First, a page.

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Kerry in Mexico for talks on Venezuelan crisis

Published:Thursday | May 22, 2014 | 12:00 AM

The US State Department said Wednesday the United States may have to take a larger role in trying to ease the crisis in Venezuela if a South American effort to broker talks between the government in Caracas and the opposition remains stalled.

US Secretary of State John Kerry was in Mexico to discuss potential next steps with officials there.

The US has supported regional efforts to reach a compromise. But a senior State Department official told reporters Wednesday that the stand-off needs to be resolved within days, or weeks at most, or risk the continued, violent unrest that has gripped Venezuela for months.

The official said Kerry and Mexican officials are expected to look at what more can each country do to help the regional talks and Washington may have to exert its influence with another country in the region which has stronger ties to Caracas. The official was not authorised to discuss the diplomatic plans by name and spoke on condition of anonymity.

Congress is considering issuing sanctions against Venezuelan officials to punish them for human-rights abuses.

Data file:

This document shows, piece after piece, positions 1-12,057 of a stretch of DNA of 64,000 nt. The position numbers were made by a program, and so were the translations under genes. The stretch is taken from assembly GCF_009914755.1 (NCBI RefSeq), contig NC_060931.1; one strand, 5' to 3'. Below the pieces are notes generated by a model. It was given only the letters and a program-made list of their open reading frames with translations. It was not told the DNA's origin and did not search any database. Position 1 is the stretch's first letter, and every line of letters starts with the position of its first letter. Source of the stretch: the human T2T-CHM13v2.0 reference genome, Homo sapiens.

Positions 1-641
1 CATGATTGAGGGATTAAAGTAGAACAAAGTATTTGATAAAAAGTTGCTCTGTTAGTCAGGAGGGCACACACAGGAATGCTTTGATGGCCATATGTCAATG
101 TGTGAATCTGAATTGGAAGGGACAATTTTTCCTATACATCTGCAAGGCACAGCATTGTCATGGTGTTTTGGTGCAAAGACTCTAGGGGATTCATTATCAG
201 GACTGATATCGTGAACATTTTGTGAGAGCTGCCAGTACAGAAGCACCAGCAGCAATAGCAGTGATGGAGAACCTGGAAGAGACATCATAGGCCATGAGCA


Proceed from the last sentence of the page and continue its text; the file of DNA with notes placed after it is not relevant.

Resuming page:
President Nicolas Maduro on Tuesday lashed out at the prospect of US sanctions, rejecting as "detestable" a Senate Foreign Relations Committee vote on Tuesday to allow the Obama administration to impose a visa ban and freeze the assets of Venezuelan officials who committed human-rights abuses.

Regional governments have so far refused to back the US calls for condemnation of Maduro's government. Most instead are hopeful that a monthlong mediation effort led by Brazil, Colombia and Ecuador, along with a representative of the Vatican, can ease tensions that have led to the deaths of at least 42 people on both sides since unrest began in February.

Protests in recent weeks have died down as a result of the government crackdown and divisions within the opposition over whether to engage the government in negotiations. Still, frustration with Maduro's government is rising as food shortages and galloping inflation erode support for his rule with his base among the poor.

- AP